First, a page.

hey darlin…i have always loved you and I KNOW exactly, exactly what you are asking for….well, of course not exactly, but as close as is possible. I believe one of the fundamental errors of our culture is the brutal, relentless and exhausting thrust to be so fucking happy and positive and constantly experiencing “life”. The sickening paradox here is that the “life” our culture keeps ramming down our throats, while it is incredibly seductive, it lacks any real nourishment. And so when we fall into severe starvation for connection – asking ourselves “Why am I so lonely?” – there is no one there to answer our questions. everyone around us is chasing the Emperor with no clothes….

    My dear sweet Aaron.. it’s painful waking up.

    Ask to find those with their eyes opening too….they will show up.

    Come visit and if you need, I will come there. Promise 🙂 We’ll go watch some cars

  • JuliaRoberts1

    This post is so powerful. A lot of what you write is how I imagine my son feels sometimes so thank you for sharing yourself.

    Suicidal at age 9 (he’s 14 now), I’ve always held the belief that sometimes he just needs us to hang onto him enough and welcome him back into our arms when he’s ready but not ever letting him forget we will love him through anything, no matter what happens. And a lot has happened.

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  • Oh, Aaron. I don’t have words. I can’t even pick out words to highlight because so much of this resonates with me. Hate that you deal with this; love this post (and love you, too).

  • Cindy Ann McLaughlin

    Thank you for this! I know how you feel (depression-though mine is mild-moderate) and have struggled with those who give basic advice thinking that getting over depression is simply a task of ‘changing one’s perspective’ or asking Jesus to ‘simply take it away’. I’m not sure why He doesn’t take it away for all and just some. There’s some reason. And, sometimes it’s just a medical thing similar to someone that has type 1 diabetes……it’s just something you’ve got medically ‘off’ and have to learn to live with. But the more people are open about it and share (I don’t like to speak face to face with folks but can via blogging/face booking), the more friends and family can learn that they are so important to us in our perseverance. Sometimes you don’t need golden advice, you just need someone to be there with you-take you out for pizza-or sit there and just say ‘yep, life can suck sometimes’. People don’t realize how powerful just ‘being there’ can be. We as people are so powerful in helping each other through simply caring….we don’t give ourselves enough credit for that.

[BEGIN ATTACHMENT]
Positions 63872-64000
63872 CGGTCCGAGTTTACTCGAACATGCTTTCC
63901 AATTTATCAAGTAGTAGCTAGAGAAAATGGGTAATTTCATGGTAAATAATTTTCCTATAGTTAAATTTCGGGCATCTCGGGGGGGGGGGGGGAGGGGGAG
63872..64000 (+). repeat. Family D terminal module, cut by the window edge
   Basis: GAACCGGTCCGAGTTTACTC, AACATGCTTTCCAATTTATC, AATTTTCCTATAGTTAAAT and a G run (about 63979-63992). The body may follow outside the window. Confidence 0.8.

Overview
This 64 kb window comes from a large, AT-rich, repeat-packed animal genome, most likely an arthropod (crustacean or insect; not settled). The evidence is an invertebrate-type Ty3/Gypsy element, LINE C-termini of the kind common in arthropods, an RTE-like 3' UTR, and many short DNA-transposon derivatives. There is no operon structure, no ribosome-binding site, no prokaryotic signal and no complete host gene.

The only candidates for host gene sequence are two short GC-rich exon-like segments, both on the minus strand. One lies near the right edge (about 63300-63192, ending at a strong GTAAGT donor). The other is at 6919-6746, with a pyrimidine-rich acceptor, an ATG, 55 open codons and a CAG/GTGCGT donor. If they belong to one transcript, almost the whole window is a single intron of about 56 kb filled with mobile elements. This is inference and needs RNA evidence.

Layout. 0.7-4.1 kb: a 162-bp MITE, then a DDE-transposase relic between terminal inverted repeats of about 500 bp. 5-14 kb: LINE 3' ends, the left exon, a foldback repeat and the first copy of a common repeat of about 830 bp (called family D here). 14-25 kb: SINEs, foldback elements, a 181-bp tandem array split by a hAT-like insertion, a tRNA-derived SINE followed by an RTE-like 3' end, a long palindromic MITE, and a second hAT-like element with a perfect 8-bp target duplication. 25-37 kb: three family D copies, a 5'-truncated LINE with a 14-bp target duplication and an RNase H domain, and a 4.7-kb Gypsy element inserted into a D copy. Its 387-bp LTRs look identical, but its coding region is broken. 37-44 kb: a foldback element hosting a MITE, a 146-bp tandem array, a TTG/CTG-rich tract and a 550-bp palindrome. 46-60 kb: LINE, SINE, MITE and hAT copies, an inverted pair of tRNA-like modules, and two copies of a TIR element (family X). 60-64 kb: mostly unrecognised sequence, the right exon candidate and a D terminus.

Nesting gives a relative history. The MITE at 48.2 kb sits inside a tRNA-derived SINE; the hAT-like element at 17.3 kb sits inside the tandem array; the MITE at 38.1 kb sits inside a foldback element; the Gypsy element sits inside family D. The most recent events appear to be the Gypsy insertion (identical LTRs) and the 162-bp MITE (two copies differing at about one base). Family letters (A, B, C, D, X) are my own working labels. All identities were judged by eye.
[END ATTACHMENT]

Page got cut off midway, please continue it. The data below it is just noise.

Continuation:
• Grace

    Thank you for writing this.

  • Rea

    Oh yes…a thousand times yes. I am struggling though a major depression right now, heart-hurt and soul-battered and some days I am amazed that I’m still standing. And it’s such a roller-coaster, thinking maybe I’m feeling better only to plunge back down again. So it was almost a slap in the face this morning to have the pastor denounce ‘those of you who walk in looking like you’ve been sucking lemons’ and so on. Because honestly, I would love NOTHING more than to feel God near. NOTHING more than to feel like I was getting some sort of answer to the thousand times a day that all I can do to keep the dark at bay is whisper ‘Jesus’. I KNOW that my jaw is set and tense and everything about my face probably screams lemon-sucking, time and time again I am forcing myself to breath, relax, try to get a smile there.

    THIS is what I wish I could tell him and everyone else. You cannot fix me, you cannot be God to me, but I NEED you to keep reminding me that he hasn’t forgotten me.

    • harrisco

      Rea: Boo and hiss for the preacher whose empathy has left the building. You did not deserve a remark like that. I do not believe God has forgotten you, though I hear in your words how much it feels that way. I know this is not where you want to be in your life. As someone who has walked through a dark, awful place, I want to let you know, recovery is possible. I whisper Jesus with you, for you.

  • Jennifer

    This is heartbreaking and true. Thank you.

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  • April

    You put this into words that I would love to have the courage to say. I can’t even imagine how difficult it was for you to write this. Thank you.

  • Lucy Renee

    I felt exactly this when I went through my depression. You put into words what is so hard to express. Thank you.

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  • Eileen

    I lost my daughter back in August. Until that point, I never really experienced depression. Since then, I’ve experienced it much the same way you described. I wanted so much to feel Yeshua’s (Jesus) presence, and I really thought that I had done something to push Him away. It’s morbidly comforting to know that I’m not alone. Your post really spoke to me. You’re an amazing writer, and I’m very grateful that God has spared you to help others. I will keep you in my heart and intercede for you. Shalom, and God Bless You!

  • harrisco

    Aaron: Your words come with stinging honesty, viscerally, from the well of pain you are feeling. Your words capture the pain, in its magnitude and its strength. All I can offer is what you ask for above–the sureness that you are beloved. You are beloved. You are beloved. I know it on faith. I know it from reading your posts and the comments below. I know it, and others know it, when it is impossible for you to know it for yourself. That love does not depend upon your wholeness. It depends only upon your identity as a child of God. I believe that. Depression says otherwise, but it has an impeachable character.

  • harrisco